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Reading a history of the Armistice after the First World War – I’m a few years ahead of the centenary of 1914, I learn the Lloyd George preferred the former: picking the brains of experts was preferable to reading widely.
Studying with the Open University can be both: you read and discuss at length – it depends so much on the course you are taking and serendipity. If you are goash you ought to be able to approach anyone at all in your faculty – not that you have much sense of what this is. You have an immediate student tutor group of 12 or so and a wider module cohort of say 60. You can read widely simply by extending your reach through references courtesy of the OU library, though I think what is meant here is a more general and broad intellect, that you take an interest, liberally, in the arts and sciences, in history and politics …
Increadingly this ‘widely read’ person can have multiple degrees – learning online may be more expensive than a shelf of books but you emerge at the other end a wiser person?
Being online affords a thousand opportunities to both read widely and to pick the brains of experts; what this requires is Web 2.0 literacy – the nous to drill deep when you read in a way that has never before been possible, unless, perhaps you have been privileged enough to have ready access to and the time to use one of the world’s elite libraries and your father or mother is a senior academic, government minister or captain of industry who loves to hold ‘house parties’ at the weekend. For the rest of us, there is now this new landscape – if not a level playing field (there are privileges based on cost and inclusion) – it is one where, with skill, guile, knowledge and experience you can gravitate towards and rope in the people and the books.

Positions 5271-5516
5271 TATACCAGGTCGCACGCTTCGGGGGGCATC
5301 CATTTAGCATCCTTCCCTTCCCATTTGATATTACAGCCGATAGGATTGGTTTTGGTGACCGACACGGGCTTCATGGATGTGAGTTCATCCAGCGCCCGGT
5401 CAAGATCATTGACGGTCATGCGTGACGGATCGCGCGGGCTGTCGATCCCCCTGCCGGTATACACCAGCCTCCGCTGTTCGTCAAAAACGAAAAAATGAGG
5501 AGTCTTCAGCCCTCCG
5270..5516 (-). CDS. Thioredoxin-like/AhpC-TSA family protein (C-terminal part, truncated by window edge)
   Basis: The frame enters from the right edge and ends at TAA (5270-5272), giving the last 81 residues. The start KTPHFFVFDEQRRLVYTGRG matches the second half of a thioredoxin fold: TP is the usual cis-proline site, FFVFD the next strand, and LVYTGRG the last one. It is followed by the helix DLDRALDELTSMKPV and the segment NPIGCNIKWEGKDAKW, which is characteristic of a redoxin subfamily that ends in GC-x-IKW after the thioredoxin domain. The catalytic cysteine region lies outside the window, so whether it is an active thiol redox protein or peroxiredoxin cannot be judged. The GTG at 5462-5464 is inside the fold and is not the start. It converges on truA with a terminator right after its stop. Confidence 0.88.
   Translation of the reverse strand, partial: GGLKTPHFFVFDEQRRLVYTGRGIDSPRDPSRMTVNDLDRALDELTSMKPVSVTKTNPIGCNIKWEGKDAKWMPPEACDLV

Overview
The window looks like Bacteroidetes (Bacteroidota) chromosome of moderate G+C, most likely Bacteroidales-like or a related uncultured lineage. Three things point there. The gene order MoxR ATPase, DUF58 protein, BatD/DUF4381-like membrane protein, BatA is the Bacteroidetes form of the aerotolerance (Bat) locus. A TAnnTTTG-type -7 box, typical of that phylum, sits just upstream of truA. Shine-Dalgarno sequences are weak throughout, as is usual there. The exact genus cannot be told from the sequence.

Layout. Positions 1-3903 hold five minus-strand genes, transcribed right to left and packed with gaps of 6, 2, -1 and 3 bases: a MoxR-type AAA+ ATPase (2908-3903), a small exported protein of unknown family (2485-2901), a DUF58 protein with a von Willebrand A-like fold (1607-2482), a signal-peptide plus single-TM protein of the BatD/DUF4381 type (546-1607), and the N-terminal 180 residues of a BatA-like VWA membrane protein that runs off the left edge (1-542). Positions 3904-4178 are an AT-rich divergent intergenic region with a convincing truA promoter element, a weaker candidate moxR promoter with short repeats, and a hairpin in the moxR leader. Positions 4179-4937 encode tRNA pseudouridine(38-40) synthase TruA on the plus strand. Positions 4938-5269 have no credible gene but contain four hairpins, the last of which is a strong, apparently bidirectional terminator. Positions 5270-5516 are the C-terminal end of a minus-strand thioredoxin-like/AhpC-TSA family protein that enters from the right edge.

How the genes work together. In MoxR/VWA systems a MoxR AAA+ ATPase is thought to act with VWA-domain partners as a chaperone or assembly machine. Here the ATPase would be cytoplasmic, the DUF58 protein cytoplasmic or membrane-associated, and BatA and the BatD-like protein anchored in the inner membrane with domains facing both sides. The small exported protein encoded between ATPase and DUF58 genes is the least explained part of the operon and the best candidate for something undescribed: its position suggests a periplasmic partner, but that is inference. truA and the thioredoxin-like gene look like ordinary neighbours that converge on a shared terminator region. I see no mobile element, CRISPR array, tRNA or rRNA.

Studying with the Open University ‘at a distance’ can be neither: if reading is tightly focused by the content provided and you are penalised rather than admired for reading widely: you are supposed to stick to the text as it is on this that your tutor will assess you. And the participation of experts is random: my seven modules with the OU has had some of the more prominent names of distance and open education as the chair and as tutors, some are present and make themselves readily available though some appear only in the byline or tangentially not taking part in any discussion or debate – it is their loss and ours. I sound as if I am denegrating the tutors as my expectation has come to see in them an ‘educator’ – not necessarily a subject matter expert, but a facilitator and an enabler, someone who knows there way around the digital corridors of the Open University Virtual Learning Environment.
You get to know where to look: Amazon for books and the student forum that is the eclectic thread of reviews, then discussions in a specialist Linkedin group rounded off by webinars and hangouts. You may prefer one or the other but I suspect a balance of both is the most effective: you put in the information from books and you form your own opinions in discussions.